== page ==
Having a pterygium or pinguecula on your eye can be both annoying and unsightly. Not only do they cause redness and irritation, but if a pterygium spreads to your cornea, it can potentially damage your sight.
While pterygia and pinguecula are both growths that occur on the surface of the eye, most likely caused by long-term exposure to sunlight and dusty condition, they are slightly different.
The good news is you do not need to suffer the effects of a pterygium or pinguecula on your vision or appearance; Exeter Eye offer effective treatments to combat the effects of both conditions.
You can treat the irritation and redness caused by a pterygium or pinguecula with simple eye drops. If you suffer from inflammation, a course of non-steroidal anti-inflammatory drops may help. Steroid eye drops can also be used in some cases, but only under close supervision of your ophthalmologist, as they may have side effects.
If a pterygium is affecting your vision or is particularly unsightly and cannot be managed with eye drops, pterygium surgery may be the answer. Our experienced surgeons at Exeter Eye can perform the operation in approximately one hour.
The most common surgical technique removes the pterygium and then uses a portion of your conjunctiva – the membrane that covers the white of the eye – to fill the empty space.
This procedure usually takes less than 30 minutes under local anaesthetic. Your surgeon will carefully remove the pterygium from your eye and cover the area with a small graft of your own tissue. You should not feel any pain or major discomfort during surgery; although your eye will feel scratchy for a few days afterwards and will be red for a couple of weeks.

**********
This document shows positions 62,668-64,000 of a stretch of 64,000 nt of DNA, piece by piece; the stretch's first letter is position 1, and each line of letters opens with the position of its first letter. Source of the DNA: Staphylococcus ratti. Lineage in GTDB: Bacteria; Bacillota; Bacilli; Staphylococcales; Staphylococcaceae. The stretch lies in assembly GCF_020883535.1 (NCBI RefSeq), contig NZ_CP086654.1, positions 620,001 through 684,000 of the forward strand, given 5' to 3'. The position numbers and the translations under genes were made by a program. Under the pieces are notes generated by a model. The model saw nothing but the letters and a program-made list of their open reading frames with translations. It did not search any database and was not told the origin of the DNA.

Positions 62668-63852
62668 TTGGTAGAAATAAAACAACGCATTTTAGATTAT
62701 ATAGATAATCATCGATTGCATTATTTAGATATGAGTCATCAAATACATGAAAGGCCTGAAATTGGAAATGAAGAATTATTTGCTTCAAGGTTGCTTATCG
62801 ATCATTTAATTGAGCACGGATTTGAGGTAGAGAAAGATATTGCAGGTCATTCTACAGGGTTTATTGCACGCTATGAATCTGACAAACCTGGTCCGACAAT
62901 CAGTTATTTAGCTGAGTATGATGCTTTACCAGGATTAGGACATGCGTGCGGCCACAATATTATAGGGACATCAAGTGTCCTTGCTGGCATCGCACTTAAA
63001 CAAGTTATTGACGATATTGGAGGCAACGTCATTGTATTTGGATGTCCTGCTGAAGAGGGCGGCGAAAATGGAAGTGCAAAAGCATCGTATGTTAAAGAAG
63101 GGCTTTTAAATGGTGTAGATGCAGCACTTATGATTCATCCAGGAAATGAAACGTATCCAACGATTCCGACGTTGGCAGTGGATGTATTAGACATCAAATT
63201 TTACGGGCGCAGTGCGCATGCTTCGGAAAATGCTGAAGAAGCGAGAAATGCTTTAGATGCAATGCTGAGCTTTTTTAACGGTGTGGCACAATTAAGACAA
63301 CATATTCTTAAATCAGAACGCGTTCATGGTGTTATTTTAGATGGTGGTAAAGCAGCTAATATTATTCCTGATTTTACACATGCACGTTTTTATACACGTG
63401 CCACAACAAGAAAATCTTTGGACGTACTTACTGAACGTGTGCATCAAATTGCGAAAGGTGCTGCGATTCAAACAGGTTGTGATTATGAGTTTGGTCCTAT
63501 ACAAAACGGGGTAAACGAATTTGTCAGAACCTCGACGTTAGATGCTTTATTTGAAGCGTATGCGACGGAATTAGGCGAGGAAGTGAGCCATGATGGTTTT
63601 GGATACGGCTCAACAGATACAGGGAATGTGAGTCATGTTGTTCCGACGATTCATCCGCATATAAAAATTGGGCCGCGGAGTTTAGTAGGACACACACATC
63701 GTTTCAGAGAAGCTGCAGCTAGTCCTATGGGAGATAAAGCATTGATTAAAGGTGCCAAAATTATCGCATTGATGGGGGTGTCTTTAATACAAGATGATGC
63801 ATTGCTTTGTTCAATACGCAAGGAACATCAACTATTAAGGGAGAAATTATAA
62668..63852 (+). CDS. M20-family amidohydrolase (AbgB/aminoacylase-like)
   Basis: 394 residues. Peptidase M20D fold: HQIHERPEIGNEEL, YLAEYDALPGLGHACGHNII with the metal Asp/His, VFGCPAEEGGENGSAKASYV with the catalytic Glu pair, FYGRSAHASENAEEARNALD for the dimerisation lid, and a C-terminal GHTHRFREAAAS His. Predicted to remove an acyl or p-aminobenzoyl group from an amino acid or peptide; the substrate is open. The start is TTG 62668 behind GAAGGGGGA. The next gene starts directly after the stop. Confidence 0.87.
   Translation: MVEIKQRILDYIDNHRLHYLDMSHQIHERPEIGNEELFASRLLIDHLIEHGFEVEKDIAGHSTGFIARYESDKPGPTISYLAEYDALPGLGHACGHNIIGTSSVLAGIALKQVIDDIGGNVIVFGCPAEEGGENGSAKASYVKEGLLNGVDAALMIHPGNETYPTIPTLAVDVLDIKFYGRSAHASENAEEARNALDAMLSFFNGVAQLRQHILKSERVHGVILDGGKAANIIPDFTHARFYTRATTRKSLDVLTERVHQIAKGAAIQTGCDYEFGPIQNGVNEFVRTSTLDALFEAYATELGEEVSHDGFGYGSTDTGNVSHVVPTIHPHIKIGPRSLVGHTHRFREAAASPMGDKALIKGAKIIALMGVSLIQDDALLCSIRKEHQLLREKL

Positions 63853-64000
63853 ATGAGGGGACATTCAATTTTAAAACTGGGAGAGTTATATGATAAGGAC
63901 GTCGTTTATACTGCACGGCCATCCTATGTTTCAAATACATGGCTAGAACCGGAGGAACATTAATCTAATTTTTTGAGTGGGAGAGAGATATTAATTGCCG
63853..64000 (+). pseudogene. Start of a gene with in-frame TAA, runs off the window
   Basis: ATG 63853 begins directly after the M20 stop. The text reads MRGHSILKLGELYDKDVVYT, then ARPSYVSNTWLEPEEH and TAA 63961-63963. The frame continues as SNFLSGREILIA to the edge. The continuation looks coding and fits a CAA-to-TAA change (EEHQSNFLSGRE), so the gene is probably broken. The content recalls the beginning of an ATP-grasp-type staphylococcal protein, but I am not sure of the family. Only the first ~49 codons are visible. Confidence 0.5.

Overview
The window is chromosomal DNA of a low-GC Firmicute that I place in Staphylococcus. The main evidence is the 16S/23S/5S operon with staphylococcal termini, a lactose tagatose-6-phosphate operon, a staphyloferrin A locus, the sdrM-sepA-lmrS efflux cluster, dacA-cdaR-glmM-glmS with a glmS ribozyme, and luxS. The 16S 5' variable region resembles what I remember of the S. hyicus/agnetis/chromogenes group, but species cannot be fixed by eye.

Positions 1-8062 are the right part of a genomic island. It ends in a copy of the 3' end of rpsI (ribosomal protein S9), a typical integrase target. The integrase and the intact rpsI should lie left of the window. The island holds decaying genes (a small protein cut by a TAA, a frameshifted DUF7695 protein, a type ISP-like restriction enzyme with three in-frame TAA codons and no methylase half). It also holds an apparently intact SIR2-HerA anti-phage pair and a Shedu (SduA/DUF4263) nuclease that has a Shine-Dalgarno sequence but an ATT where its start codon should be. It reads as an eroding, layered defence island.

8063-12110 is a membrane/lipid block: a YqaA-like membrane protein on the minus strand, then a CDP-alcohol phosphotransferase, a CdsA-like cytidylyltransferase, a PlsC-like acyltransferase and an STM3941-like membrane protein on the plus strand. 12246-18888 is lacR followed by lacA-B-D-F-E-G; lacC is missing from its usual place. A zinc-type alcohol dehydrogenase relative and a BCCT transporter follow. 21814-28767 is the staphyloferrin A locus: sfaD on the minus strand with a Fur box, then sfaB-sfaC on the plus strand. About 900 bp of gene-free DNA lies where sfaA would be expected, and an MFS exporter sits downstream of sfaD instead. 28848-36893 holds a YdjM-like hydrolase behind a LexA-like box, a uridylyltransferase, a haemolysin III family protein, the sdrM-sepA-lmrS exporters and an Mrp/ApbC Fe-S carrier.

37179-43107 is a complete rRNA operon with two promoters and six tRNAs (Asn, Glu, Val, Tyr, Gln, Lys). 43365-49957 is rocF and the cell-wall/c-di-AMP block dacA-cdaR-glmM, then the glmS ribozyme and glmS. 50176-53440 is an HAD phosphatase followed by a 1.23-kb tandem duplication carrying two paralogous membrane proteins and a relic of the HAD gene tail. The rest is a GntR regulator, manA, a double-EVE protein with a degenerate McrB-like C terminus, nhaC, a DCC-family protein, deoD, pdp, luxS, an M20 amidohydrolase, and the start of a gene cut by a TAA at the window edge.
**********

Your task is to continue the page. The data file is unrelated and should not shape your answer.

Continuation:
Be sure to arrange for someone to drive you home, as your eye may be sore. You will usually be prescribed eye drops to ease any discomfort and decrease inflammation. You may also need to wear an eye patch for a couple of days to protect your eye as it heals.
Usually you can return to normal activities after a few days, but avoid strenuous activity, swimming and rubbing your eye until it has healed. Attending follow up appointments with your eye care professional is essential to ensure proper healing and visual recovery. Ultimately, recovery varies from person to person.
Because a pinguecula will not grow across your cornea in the same way that a pterygium can, surgery is rarely used to remove a pinguecula. However, if the pinguecula becomes a pterygium, or grows very large and does not respond to eye drops, a simple surgical procedure can be used to remove it.
As with most conditions, prevention is better than cure, and you can help prevent a pterygium or pinguecula from developing by wearing sunglasses and a hat outdoors. People who spend a lot of time on the water or snow should be especially careful to protect their eyes from ultraviolet (UV) light. Protecting your eyes against UV light can also help to limit the progression of growths after you have been diagnosed.
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Exeter Eye is a specialist ophthalmic eye clinic treating all eye conditions and offering the very best in patient care and comfort. We always ensure we fully understand your condition and lifestyle before identifying your treatment options and then help you choose the best one for you.